Karen Traviss played a major part in the creation of the Mandalorian culture in Star Wars literature. Between 2004 and 2009 she had four Republic Commando and one Imperial Commando novels published. The books not only dealt with the clone and storm troopers, respectively, but also involved Mandalorians, their culture and way of living, and their homeworld. Aside from these novels she wrote several short stories and an article about the Mandalorian people and culture for Star Wars Insider. She was also responsible for developing the Mandalorian language Mando’a.

Traviss based her characteristic of the Mandalorians on their image as ruthless warriors, who conquered other worlds and often cause extinction of complete species and populations that dared to stand in their way. At the same time, she showed them as caring egalitarian people, who regarded men and women as absolute equals, where girls could become the same kind of mighty fighters as boys. Mandalorian families adopted orphans and helped widows, who lost their husband in war.

When George Lucas and Dave Filoni made two major changes when they decided to introduce the Mandalorians in season 2 of The Clone Wars. First, they decided that the planet Mandalore had been devasted by some cataclysmic event in the past, forcing the people to live under large domes in order to survive. Second, major parts of the population, called the New Mandalorians, had left their aggressive past behind them, becoming peaceful people under the leadership of Satine Kryze. Only a small faction, called the Death Watch, were still hanging on to the aggressive warrior ways. Both aspects contradicted heavily with everything that Traviss had written of “her” Mandalorians, and so she decided to part ways with Lucasfilm and Star Wars as a whole, leaving her planned second Imperial Commando novel canceled.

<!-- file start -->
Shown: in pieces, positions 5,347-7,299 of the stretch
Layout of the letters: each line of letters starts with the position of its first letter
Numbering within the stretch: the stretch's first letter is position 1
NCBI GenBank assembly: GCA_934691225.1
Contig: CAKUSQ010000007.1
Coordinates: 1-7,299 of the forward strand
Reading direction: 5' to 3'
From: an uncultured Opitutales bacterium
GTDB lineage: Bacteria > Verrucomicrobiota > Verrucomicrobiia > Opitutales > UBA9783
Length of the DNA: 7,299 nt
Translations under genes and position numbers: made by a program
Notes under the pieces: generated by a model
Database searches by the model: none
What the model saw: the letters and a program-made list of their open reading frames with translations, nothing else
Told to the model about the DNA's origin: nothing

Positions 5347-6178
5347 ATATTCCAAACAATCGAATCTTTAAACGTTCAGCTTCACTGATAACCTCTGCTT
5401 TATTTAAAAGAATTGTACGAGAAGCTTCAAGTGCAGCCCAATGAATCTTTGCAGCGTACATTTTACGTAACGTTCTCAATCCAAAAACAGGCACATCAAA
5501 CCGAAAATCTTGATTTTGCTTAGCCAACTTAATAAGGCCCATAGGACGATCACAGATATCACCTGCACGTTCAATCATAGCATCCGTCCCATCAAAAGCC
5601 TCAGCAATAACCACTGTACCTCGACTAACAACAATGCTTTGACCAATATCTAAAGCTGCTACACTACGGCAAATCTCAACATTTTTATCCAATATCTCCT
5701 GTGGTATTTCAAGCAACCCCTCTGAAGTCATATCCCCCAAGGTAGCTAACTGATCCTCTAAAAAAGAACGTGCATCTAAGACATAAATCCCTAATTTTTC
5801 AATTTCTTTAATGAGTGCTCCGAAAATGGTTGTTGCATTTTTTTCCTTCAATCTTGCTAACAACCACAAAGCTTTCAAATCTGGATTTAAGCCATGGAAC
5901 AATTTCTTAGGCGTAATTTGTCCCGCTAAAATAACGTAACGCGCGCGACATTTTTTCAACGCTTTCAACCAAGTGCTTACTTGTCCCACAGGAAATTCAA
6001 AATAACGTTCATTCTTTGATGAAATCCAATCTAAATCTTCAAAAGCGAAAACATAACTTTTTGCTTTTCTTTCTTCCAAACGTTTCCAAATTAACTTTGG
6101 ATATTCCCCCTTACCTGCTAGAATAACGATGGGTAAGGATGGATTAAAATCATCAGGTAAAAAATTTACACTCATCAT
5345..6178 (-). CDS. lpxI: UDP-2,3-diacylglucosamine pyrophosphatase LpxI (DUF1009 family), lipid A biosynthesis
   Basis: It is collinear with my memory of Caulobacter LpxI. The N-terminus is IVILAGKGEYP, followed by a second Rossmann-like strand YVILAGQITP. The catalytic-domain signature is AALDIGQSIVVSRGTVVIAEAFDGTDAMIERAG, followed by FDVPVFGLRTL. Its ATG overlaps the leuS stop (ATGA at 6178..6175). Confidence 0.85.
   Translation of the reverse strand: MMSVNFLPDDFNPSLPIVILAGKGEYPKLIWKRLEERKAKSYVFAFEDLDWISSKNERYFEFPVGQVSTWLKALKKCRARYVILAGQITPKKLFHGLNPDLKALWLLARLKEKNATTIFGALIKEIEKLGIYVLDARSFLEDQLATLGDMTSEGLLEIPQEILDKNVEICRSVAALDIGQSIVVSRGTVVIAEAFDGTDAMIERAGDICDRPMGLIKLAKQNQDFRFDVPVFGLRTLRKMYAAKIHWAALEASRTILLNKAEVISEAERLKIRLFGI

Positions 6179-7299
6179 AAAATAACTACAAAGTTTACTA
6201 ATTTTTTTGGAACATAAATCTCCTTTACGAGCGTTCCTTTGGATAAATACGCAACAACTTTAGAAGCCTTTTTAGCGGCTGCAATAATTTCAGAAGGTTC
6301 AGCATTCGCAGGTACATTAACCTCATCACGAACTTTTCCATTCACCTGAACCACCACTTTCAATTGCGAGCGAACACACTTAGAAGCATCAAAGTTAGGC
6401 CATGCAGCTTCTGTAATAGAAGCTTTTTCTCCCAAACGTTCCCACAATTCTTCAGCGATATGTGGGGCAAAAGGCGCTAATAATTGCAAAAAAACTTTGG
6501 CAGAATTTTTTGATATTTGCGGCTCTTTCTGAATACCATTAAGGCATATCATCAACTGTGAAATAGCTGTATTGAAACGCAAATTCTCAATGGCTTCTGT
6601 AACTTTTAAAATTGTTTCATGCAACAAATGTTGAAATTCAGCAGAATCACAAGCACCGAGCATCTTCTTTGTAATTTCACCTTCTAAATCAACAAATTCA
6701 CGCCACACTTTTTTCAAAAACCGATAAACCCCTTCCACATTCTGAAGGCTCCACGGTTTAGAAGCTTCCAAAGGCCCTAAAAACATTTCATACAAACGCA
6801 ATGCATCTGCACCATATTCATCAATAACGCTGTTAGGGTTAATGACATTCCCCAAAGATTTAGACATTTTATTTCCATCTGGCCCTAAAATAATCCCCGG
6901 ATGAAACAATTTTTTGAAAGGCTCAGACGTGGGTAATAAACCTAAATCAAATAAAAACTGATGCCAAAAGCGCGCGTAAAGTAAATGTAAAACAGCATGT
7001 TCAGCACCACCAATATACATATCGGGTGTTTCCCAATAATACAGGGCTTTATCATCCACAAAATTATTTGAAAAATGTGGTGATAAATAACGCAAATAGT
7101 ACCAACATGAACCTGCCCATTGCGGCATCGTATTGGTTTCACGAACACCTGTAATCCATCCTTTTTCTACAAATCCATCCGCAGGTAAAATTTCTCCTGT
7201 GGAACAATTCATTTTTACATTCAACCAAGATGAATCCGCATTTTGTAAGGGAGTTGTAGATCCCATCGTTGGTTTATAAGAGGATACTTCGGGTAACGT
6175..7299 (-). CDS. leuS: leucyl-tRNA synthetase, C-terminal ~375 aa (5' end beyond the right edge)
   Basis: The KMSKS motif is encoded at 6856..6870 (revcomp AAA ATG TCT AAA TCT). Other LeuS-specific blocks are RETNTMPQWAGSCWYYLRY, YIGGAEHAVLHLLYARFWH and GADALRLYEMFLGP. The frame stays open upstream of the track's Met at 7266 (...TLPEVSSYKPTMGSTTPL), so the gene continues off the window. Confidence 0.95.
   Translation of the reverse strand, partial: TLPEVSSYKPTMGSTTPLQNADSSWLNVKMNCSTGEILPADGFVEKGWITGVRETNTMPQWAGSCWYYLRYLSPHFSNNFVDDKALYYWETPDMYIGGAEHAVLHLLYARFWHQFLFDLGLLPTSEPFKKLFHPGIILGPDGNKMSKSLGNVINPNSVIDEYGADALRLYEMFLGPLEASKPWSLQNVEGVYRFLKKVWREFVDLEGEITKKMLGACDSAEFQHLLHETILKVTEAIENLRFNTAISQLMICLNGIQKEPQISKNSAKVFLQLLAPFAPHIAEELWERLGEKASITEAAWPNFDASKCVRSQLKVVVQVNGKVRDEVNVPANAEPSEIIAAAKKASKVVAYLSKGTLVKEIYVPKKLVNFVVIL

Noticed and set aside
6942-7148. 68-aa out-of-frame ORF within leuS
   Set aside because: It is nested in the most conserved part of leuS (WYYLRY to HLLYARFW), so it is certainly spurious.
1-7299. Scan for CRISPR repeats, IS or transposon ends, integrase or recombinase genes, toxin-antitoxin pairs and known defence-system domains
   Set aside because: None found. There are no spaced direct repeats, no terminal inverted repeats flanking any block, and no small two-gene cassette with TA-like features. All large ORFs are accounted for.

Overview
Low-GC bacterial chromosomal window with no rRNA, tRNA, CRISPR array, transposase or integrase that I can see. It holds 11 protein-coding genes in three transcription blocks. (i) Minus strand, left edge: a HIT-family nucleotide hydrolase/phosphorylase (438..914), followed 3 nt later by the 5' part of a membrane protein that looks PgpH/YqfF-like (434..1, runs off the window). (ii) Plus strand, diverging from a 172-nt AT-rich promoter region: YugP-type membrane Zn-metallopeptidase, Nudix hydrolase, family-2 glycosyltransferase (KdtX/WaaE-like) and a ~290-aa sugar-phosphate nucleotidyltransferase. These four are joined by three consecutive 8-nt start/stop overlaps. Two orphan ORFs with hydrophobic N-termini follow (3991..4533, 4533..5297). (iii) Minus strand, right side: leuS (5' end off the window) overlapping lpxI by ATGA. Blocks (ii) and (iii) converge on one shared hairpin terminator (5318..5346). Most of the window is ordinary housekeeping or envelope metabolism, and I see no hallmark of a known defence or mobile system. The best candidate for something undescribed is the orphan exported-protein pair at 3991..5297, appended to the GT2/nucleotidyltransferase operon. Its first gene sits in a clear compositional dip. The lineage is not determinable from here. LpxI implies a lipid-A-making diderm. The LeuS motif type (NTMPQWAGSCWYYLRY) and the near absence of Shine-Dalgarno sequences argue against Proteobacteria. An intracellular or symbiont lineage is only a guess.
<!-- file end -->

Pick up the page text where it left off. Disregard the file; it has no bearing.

Later seasons of The Clone Wars, Star Wars Rebels, and of course, The Mandalorian continued the story of Mandalore and its people, based on the decisions that were made by Lucas and Filoni in 2009. After the fall of the Republic, Bo-Katan Kryze became leader of Mandalore, but she refused to follow Palpatine’s orders and was replaced by Gar Saxon, a member of Death Watch. Later Clan Saxon clashed with Clan Kryze and Clan Wren. Bo-Katan would later claim the Darksaber, which had become a symbol of the ruler of Mandalore. The Darksaber was an ancient weapon, that had been created by Tarre Vizsla, the first Mandalorian to become a Jedi Knight. Realizing that they would never be able to subdue the Mandalorians, the Empire staged the “Great Purge” in which many Mandalorians were killed, and the survivors went into hiding. The Darksaber fell into the hands of the Imperial Moff Gideon.

Until Din Djarin took it from him, after defeating the Imperial in a one-on-one fight…

Written By Gerald Petschk

Sources: Star Wars Insider Issue 80 and Issue 86

Syndicated From Culture Slate